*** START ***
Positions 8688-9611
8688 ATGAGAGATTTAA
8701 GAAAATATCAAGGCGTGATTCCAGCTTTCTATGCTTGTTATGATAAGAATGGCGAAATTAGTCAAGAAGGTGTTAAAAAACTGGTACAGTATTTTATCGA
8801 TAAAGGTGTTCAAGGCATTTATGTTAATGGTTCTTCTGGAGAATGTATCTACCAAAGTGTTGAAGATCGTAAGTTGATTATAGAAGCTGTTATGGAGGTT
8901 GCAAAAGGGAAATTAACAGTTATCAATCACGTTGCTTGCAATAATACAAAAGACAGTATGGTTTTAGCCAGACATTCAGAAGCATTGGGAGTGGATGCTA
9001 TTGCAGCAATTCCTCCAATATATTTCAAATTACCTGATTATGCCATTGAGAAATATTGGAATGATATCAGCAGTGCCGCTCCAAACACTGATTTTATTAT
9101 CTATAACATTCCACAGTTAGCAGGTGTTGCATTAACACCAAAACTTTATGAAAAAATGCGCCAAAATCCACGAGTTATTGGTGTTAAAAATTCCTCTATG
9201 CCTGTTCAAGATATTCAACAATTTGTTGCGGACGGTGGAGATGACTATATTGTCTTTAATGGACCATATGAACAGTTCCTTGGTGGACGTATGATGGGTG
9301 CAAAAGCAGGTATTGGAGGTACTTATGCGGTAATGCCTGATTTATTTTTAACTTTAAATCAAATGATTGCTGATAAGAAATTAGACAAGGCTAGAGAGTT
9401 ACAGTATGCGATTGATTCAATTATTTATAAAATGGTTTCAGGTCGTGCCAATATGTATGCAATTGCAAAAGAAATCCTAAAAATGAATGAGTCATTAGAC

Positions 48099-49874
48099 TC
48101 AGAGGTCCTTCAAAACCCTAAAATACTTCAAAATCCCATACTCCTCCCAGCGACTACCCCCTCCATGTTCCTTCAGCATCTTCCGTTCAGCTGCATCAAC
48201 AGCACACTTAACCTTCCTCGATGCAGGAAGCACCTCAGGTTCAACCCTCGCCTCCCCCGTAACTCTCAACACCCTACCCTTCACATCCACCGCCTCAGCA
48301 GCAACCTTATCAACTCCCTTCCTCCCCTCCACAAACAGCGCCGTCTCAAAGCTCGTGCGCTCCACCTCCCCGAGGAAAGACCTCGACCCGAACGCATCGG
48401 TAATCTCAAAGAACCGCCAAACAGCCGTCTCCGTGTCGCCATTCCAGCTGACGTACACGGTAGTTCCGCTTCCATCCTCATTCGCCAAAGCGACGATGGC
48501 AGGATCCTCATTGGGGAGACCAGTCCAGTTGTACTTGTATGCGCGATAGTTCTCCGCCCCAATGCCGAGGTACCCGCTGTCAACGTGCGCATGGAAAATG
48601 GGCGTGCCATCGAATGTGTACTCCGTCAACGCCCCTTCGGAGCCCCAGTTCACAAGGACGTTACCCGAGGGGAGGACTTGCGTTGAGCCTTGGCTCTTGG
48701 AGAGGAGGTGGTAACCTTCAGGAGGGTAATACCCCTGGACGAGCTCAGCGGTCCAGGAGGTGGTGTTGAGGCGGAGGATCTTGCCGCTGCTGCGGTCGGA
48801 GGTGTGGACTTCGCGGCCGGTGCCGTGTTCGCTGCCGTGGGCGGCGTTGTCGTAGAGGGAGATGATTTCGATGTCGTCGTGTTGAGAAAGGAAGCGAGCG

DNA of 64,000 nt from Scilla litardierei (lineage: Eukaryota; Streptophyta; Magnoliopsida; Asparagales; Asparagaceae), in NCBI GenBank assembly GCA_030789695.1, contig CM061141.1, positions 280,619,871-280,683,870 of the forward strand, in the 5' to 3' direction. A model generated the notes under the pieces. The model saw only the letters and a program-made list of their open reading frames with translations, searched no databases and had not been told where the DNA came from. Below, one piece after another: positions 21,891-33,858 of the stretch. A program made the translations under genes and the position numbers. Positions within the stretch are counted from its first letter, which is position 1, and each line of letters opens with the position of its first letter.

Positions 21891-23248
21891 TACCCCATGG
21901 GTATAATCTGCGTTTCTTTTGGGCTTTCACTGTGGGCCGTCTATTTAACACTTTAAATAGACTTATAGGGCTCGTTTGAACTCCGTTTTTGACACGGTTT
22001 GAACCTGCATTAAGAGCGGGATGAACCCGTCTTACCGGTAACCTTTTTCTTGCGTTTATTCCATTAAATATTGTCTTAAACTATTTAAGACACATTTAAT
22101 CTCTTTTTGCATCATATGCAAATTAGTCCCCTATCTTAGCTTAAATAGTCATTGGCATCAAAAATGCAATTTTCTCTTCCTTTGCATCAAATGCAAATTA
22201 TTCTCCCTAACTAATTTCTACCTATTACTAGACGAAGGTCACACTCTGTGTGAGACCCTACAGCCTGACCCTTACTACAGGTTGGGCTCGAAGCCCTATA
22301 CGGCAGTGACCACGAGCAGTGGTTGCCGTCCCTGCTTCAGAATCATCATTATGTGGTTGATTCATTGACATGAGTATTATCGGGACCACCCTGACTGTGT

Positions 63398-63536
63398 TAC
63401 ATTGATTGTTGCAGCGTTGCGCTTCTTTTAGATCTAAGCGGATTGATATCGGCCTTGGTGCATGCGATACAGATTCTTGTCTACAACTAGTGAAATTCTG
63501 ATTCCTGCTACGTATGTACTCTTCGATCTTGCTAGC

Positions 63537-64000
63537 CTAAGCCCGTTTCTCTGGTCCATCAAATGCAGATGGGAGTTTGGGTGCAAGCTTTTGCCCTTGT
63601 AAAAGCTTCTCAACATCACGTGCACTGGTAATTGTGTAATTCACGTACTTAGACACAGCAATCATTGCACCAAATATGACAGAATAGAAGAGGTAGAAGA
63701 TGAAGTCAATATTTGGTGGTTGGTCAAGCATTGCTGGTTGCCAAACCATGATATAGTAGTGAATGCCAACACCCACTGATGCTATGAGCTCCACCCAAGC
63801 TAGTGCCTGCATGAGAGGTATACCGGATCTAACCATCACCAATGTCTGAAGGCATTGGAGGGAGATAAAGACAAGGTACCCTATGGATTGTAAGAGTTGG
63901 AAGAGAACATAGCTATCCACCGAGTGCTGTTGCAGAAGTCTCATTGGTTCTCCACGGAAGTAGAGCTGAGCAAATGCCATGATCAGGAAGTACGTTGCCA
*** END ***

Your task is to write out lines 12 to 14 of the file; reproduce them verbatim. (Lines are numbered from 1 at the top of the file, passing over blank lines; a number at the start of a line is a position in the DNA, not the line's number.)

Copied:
48099 TC
48101 AGAGGTCCTTCAAAACCCTAAAATACTTCAAAATCCCATACTCCTCCCAGCGACTACCCCCTCCATGTTCCTTCAGCATCTTCCGTTCAGCTGCATCAAC
48201 AGCACACTTAACCTTCCTCGATGCAGGAAGCACCTCAGGTTCAACCCTCGCCTCCCCCGTAACTCTCAACACCCTACCCTTCACATCCACCGCCTCAGCA